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How can I find out what books have been published about the oboe? How can I find out what music has been published for oboe?
You can perform the same searches as recommended under the Books or Recordings tabs above, but search OhioLINK instead of just MaagNET. That will find you the vast majority of materials. You can also use WorldCat or one of the books listed below.
Music for Oboe, Oboe d'amore, and English Horn: A Bibliography of Materials at the Library of Congress by
Call Number: ML128.O2 G5 1983
Publication Date: 1983
Performers and schools will find this volume useful to identify music written for the sometimes odd instrumental combinations that require music to perform. In addition, Gifford provides access to many difficult-to-find arrangements of famous works for oboe, oboe d'amore, and English horn. Indexes of publishers, instruments, and composers make it possible to attempt to purchase or locate the listed items. Library of Congress call numbers are provided for each entry. Also listed are method books and books about these instruments at the Library of Congress. Gifford's book is unique in its coverage of a large, specialized collection and is recommended for purchase by high school, conservatory, and college libraries supporting active performing programs.
The Oboe by
Call Number: ML940 .B87 2004x
Publication Date: 2004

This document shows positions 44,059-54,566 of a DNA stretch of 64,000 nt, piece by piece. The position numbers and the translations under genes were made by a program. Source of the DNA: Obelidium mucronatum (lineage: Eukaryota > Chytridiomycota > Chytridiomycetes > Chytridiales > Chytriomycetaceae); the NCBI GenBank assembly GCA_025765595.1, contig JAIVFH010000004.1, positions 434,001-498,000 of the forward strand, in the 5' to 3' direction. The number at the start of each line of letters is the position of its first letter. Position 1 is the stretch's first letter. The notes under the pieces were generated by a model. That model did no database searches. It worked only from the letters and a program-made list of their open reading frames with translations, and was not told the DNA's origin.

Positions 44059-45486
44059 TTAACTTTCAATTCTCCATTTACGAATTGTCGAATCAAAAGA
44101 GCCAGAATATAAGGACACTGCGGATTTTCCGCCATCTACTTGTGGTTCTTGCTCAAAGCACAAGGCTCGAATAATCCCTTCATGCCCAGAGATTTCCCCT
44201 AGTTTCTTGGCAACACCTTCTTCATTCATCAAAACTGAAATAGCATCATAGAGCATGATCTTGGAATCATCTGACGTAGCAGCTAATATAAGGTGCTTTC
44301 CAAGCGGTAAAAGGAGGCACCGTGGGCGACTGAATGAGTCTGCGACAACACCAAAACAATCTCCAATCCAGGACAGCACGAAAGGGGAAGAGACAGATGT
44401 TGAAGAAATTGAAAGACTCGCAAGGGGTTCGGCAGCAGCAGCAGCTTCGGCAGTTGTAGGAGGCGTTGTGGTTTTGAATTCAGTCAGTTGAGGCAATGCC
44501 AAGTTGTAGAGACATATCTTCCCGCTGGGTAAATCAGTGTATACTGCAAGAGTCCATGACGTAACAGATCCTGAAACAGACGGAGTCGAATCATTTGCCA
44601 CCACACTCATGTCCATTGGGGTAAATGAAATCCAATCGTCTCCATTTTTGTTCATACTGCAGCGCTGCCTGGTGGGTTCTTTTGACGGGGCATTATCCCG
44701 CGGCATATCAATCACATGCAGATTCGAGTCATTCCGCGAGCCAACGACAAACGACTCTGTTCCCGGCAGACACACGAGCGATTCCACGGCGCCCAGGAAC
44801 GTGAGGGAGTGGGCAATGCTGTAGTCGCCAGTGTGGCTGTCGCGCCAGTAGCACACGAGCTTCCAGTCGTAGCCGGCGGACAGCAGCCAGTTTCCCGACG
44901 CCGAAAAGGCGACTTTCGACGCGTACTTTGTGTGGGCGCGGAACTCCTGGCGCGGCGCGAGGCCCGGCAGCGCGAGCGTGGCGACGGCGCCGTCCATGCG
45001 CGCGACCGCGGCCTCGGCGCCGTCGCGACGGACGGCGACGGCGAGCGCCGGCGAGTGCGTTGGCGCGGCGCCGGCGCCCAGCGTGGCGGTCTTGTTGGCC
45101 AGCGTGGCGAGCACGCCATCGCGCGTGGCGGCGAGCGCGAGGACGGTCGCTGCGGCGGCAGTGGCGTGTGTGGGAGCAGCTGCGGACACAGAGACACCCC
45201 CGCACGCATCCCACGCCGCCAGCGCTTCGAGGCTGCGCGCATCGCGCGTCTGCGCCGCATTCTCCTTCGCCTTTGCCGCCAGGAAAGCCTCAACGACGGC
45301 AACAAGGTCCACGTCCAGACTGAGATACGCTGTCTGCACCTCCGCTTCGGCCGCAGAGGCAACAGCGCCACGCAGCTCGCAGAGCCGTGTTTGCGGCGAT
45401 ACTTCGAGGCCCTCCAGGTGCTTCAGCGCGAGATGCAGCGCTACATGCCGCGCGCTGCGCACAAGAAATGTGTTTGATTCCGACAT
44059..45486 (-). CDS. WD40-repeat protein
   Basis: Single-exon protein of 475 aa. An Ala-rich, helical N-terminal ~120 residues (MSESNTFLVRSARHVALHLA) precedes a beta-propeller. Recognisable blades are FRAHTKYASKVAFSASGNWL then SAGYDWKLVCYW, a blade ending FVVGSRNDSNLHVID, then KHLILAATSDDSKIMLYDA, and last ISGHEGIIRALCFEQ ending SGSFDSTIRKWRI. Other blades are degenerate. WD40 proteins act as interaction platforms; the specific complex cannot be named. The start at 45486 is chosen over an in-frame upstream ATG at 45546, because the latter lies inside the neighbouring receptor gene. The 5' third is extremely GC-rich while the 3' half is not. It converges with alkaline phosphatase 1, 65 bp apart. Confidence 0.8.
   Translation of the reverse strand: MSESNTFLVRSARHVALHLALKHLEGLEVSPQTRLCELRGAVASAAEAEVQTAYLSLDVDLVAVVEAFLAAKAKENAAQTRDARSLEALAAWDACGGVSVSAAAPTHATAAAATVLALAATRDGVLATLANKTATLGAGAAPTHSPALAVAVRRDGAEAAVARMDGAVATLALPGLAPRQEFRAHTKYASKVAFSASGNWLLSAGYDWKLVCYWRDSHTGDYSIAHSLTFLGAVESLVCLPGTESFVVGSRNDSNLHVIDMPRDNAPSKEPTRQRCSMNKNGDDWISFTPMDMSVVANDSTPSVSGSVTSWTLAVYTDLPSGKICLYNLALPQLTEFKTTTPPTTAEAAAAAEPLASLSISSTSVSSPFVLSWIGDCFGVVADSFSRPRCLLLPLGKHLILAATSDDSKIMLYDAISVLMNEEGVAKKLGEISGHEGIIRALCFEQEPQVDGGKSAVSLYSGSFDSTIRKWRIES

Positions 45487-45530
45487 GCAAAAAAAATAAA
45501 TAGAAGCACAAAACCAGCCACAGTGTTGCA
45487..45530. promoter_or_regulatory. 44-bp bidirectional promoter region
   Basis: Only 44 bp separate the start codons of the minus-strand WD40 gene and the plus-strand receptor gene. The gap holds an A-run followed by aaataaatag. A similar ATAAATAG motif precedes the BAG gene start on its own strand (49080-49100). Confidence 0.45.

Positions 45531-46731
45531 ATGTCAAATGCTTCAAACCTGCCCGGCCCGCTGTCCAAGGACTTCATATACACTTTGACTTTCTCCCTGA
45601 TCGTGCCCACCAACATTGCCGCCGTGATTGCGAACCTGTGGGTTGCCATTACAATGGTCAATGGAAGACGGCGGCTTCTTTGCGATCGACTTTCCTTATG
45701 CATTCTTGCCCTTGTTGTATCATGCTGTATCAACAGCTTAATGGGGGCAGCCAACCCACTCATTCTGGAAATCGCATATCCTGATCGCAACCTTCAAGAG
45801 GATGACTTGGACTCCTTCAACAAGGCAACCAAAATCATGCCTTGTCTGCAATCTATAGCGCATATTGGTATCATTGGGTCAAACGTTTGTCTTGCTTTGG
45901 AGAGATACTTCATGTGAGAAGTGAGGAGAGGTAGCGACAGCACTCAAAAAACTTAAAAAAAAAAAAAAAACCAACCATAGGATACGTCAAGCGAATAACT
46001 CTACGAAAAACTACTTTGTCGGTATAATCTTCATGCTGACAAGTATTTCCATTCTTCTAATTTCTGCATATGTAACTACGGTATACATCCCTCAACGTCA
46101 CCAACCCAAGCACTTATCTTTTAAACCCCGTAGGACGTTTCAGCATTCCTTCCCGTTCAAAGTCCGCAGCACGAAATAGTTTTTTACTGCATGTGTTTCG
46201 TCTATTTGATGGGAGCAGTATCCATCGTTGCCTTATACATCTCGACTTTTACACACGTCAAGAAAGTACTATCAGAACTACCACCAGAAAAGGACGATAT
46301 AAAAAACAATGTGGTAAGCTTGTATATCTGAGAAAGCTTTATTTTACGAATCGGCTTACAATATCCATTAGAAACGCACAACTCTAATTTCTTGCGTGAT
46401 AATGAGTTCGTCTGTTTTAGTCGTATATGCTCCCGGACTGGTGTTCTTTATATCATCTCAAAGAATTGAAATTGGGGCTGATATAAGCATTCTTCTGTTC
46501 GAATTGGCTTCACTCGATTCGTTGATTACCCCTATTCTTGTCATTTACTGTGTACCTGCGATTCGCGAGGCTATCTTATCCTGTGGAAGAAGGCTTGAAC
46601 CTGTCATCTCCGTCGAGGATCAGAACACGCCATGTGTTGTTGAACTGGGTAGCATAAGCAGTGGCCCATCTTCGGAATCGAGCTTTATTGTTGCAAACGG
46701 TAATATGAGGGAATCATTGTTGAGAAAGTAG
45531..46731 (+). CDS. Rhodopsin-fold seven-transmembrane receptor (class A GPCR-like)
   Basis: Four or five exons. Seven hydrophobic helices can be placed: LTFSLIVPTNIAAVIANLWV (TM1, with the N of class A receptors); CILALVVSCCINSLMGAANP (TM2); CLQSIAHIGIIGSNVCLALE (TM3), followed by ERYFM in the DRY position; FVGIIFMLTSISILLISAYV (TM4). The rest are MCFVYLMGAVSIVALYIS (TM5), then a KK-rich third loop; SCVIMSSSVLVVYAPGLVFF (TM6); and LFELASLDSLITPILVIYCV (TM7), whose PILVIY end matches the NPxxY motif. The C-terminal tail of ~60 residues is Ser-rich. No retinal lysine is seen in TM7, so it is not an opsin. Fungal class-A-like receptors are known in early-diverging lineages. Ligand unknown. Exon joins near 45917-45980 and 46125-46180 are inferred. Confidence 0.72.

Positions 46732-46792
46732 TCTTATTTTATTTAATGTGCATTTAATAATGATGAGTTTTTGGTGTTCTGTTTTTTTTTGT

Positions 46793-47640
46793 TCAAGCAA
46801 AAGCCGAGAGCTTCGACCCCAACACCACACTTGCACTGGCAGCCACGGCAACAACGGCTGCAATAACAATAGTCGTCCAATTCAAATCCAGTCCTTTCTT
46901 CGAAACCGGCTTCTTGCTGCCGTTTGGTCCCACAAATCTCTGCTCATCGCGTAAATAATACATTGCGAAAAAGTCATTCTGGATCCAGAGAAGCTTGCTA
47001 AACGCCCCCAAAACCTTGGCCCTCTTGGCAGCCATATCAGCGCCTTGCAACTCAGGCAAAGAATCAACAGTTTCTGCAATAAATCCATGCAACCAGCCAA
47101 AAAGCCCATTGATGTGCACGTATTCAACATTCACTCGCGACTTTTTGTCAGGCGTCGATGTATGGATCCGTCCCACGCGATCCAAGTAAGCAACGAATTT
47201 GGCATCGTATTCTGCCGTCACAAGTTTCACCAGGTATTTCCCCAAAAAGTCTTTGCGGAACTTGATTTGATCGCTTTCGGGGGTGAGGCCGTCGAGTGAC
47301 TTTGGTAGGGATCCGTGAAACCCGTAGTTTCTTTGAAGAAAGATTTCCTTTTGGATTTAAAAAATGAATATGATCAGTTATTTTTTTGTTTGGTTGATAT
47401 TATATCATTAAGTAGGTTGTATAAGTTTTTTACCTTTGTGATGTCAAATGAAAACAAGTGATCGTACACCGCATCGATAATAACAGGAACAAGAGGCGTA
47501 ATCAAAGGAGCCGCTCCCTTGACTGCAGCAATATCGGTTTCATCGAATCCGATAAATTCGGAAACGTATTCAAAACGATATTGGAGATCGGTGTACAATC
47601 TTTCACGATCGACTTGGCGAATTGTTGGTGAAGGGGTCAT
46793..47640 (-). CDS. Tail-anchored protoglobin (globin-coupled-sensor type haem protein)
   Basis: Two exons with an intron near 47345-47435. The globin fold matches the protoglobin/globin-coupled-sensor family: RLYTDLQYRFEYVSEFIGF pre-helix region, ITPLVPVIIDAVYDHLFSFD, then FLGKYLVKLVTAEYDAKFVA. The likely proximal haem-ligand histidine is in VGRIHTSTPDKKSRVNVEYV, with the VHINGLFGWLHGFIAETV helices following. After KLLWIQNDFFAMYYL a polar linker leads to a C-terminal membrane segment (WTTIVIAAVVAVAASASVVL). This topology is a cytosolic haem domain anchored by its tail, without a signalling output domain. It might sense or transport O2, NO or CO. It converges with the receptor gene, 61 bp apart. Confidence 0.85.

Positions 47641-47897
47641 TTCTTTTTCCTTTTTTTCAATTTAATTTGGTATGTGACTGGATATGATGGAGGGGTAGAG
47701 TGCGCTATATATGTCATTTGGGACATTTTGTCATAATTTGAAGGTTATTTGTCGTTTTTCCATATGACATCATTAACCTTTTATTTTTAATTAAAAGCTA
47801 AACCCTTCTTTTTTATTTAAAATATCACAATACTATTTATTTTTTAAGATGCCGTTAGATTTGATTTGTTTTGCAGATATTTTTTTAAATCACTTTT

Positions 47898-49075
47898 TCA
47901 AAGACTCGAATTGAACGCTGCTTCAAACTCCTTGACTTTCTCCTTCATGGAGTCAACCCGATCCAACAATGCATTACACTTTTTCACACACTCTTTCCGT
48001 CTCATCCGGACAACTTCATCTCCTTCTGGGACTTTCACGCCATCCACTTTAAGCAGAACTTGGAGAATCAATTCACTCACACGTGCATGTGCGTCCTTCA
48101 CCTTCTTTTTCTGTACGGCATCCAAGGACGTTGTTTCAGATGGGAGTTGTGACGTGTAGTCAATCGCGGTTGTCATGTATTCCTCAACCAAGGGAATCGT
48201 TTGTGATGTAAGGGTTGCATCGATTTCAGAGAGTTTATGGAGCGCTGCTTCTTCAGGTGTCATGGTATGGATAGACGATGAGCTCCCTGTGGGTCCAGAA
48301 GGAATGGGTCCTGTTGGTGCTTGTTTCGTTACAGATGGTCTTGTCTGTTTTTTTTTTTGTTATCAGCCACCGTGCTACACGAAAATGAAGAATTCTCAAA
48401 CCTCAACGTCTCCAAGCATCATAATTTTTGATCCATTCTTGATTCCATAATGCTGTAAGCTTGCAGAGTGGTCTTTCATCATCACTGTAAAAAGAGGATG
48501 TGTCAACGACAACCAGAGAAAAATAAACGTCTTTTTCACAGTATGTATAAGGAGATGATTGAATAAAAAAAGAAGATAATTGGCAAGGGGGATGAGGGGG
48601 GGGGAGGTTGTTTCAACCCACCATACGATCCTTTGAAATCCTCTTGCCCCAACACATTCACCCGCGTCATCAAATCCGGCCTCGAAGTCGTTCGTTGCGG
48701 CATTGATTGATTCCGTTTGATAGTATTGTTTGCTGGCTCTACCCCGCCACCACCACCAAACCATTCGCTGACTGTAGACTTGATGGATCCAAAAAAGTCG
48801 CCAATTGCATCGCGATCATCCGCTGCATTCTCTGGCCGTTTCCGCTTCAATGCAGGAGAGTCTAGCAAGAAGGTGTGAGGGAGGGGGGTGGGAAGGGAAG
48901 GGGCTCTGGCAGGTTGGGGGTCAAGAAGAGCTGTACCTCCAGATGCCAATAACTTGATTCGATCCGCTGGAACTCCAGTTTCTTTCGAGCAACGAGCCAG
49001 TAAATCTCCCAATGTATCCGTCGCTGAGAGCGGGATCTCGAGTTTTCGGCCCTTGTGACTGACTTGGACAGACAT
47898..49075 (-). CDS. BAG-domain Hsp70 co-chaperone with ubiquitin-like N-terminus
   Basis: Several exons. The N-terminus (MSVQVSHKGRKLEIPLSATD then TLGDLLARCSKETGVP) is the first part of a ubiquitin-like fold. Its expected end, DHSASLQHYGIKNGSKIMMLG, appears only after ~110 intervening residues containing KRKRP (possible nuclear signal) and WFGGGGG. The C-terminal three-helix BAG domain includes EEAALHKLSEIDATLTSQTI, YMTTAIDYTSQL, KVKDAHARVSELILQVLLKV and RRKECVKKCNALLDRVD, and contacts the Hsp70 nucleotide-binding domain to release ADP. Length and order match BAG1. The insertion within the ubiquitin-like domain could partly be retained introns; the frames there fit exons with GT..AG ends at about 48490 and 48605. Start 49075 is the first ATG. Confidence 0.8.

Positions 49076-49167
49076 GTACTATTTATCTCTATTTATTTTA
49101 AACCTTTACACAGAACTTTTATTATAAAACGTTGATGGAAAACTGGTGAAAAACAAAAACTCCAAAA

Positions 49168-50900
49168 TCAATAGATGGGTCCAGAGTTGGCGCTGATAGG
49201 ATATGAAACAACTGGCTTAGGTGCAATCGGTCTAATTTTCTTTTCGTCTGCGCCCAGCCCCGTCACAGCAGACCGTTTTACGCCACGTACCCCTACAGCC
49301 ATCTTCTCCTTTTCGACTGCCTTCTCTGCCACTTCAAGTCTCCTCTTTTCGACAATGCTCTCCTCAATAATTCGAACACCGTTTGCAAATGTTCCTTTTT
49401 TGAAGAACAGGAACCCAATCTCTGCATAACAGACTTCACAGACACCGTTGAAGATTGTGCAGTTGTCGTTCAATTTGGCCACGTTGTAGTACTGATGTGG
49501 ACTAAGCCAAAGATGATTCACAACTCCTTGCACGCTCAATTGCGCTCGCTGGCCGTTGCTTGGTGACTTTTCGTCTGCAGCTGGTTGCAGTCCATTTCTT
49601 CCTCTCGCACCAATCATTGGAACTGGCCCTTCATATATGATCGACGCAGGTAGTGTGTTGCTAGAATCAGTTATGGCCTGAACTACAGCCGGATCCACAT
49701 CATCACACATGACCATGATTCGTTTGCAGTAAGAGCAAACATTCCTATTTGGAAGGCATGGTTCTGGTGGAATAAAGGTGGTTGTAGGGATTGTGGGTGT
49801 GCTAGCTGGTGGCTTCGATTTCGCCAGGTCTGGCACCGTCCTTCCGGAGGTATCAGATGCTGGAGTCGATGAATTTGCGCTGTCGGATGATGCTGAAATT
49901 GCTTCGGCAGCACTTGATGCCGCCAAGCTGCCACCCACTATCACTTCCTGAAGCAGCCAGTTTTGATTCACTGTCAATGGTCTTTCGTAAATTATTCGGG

The oboe, including its earlier forms the shawm and the hautboy, is an instrument with a long and rich history. In this book two distinguished oboist-musicologists trace that history from its beginnings to the present time, discussing how and why the oboe evolved, what music was written for it, and which players were prominent. Geoffrey Burgess and Bruce Haynes begin by describing the oboe’s prehistory and subsequent development out of the shawm in the mid-seventeenth century. They then examine later stages of the instrument, from the classical hautboy to the transition to a keyed oboe and eventually the Conservatoire-system oboe. The authors consider the instrument’s place in Romantic and Modernist music and analyze traditional and avant-garde developments after World War II. Noting the oboe’s appearance in paintings and other iconography, as well as in distinctive musical contexts, they examine what this reveals about the instrument’s social function in different eras. Throughout the book they discuss the great performers, from the pioneers of the seventeenth century to the traveling virtuosi of the eighteenth, the masters of the romantic period and the legends of the twentieth century such as Gillet, Goossens, Tabuteau, and Holliger. With its extensive illustrations, useful technical appendices, and discography, this is a comprehensive and authoritative volume that will be the essential companion for every woodwind student and performer.